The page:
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My knife story

Discussion in 'Other Genres' started by squeegee, Dec 11, 2010.

  1. squeegee

    squeegee Mu-43 Veteran

    403
    Jan 26, 2010
    So every time I move I end up giving away my kitchen knives because they're just too much of a hassel to lug around. In the last recent while I've given away 2 Henckel sets and 1 Wiltshire set.

    This time around I decided I should just buy 1 knife instead of the set because I usually only use 1 knife to cook with anyways. So, I went to the local "Big W" aka the Walmart equivalent, and I looked at what seemed like a decent knife, a Wiltshire Santoku, it was $17.

    [​IMG]

    As I got it home and tried it, I noticed... it's not very sharp. That's brand new out of the packaging. So, I decided to buy a sharpener. The red thing in the picture is a Henckel diamond ceramic hollow grind sharpener, I've had (and given away) 2 of these before and they're pretty good. Basically there's a metallic disc followed by a ceramic disc and by drawing the knife through it'll sharpen the point in a rounded V shaped like the disc's which is why they're called hollow-ground.

    The knife was a little sharper but it dulled after just a few usages and was generally unimpressive. I was starting to get pissed off at the situation, then had this idea... if I buy a more expensive knife... more expensive than the typical Henckel / Wusthof types knives, I'll be more inclined to carry the knife around with me and I won't have to go shopping around for crappy knives and I'll actually save money - by not having to buy knives again.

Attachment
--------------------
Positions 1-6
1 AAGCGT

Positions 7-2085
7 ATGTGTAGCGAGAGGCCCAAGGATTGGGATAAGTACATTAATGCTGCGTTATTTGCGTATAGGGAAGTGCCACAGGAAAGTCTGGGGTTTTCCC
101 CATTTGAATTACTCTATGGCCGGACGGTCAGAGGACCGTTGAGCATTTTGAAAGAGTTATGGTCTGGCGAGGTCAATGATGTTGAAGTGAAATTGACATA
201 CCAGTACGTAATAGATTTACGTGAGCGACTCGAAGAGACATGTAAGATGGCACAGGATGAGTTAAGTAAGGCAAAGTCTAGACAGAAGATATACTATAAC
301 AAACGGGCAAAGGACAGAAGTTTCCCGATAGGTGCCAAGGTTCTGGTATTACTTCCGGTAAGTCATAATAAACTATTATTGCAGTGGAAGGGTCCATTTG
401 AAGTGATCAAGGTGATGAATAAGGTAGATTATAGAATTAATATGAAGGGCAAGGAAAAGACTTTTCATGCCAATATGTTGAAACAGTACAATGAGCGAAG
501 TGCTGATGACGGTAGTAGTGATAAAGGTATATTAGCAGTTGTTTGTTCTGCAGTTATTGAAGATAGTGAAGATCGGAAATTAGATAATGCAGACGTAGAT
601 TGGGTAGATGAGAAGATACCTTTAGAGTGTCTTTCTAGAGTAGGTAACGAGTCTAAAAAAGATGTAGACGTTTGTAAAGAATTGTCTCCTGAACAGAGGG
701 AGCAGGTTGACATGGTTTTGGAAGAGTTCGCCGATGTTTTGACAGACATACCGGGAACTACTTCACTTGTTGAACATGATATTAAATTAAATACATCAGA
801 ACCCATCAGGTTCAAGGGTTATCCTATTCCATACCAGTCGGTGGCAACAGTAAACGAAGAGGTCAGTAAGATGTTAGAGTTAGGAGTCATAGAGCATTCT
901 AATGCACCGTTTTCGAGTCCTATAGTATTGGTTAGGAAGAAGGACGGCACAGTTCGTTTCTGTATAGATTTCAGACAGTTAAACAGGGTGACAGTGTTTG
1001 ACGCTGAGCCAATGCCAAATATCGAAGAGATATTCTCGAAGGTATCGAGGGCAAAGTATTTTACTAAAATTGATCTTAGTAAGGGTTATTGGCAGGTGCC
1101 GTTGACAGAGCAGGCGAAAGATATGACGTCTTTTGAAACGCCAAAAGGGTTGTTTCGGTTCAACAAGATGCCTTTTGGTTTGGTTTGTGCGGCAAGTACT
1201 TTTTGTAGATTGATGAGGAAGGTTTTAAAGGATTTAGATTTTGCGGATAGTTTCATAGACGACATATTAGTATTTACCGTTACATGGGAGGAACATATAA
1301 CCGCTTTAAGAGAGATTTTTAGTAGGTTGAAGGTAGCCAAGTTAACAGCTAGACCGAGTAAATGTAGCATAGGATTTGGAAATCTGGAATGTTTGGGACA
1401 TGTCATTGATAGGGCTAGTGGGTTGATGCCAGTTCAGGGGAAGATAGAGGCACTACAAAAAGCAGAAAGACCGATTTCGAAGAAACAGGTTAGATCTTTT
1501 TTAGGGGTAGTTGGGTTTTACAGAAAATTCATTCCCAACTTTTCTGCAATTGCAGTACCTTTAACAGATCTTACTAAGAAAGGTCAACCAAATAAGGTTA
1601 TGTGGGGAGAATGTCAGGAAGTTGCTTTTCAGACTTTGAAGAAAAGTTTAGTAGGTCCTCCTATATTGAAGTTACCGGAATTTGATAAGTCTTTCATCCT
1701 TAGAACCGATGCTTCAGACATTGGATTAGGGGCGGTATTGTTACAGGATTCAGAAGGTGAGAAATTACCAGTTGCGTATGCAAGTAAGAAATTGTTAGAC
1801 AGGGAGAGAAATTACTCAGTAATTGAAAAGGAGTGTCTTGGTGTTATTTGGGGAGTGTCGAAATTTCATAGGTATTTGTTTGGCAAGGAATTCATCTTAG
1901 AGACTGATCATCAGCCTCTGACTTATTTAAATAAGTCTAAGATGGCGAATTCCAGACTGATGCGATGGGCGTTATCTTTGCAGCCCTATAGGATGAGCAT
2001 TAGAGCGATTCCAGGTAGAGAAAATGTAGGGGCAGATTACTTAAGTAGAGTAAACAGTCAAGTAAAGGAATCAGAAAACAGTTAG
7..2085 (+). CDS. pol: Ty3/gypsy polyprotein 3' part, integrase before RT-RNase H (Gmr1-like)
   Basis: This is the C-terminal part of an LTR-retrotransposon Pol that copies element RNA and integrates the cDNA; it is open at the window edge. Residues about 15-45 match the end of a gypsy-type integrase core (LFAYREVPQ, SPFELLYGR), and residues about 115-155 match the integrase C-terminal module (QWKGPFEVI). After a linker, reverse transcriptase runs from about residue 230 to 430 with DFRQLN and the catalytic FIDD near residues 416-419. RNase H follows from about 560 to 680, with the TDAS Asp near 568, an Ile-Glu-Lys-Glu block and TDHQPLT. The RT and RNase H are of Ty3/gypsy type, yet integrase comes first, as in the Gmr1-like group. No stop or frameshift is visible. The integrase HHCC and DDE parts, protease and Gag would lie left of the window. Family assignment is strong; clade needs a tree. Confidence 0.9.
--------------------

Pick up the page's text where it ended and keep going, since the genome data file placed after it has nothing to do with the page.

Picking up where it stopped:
After more extensive research, I ended up ordering a Hattori Gyuto direct from Japan.

    [​IMG]

    This knife is an experience in itself and completely eclipses the Henckels I've owned. Normally this knife goes for just over $300 but by ordering it from Japan I managed to get it for just $170. Yes, what a jump from $17 to $170...

    They say blade is sharp enough to shave with. I tried it, I held a strand of hair on end and brushed the knife up against it and just the force of brushing by the hair cut it in half. When cutting hard items like carrots, it is so easy and smooth it feels like butter. When I slide the knife across the cutting board to pick up vegetables, it shaves wood bits off the cutting board - and that's with no pressure on the knife blade at all.

    As with all slightly off-mainstream items, it requires some extra care. Allegedly the metal is hard enough that you only need to sharpen & tone the knife about once every 6 months, even with daily usage. You also can't use the simple draw-through sharpening tools like the red one I have. I had to order a whetstone which is the brown & mocha coloured block in the picture. This stone itself is something else. For those of you who know about sanding grits, one side is 1000 grit, while the other is 6000 grit. The 6000 grit side feels smooth to the touch almost like plastic. You wouldn't imagine it'd do anything useful for sharpening. Sharpening with a whetstone itself is a dark art. I'm practising on the Santoku for now in preparation for 6 months from now when I may need to use it on the Gyuto. (Feel free to imagine me in a dim, dark room... slowly sharpening knives... muuuuhhhhaaaaa!!!!)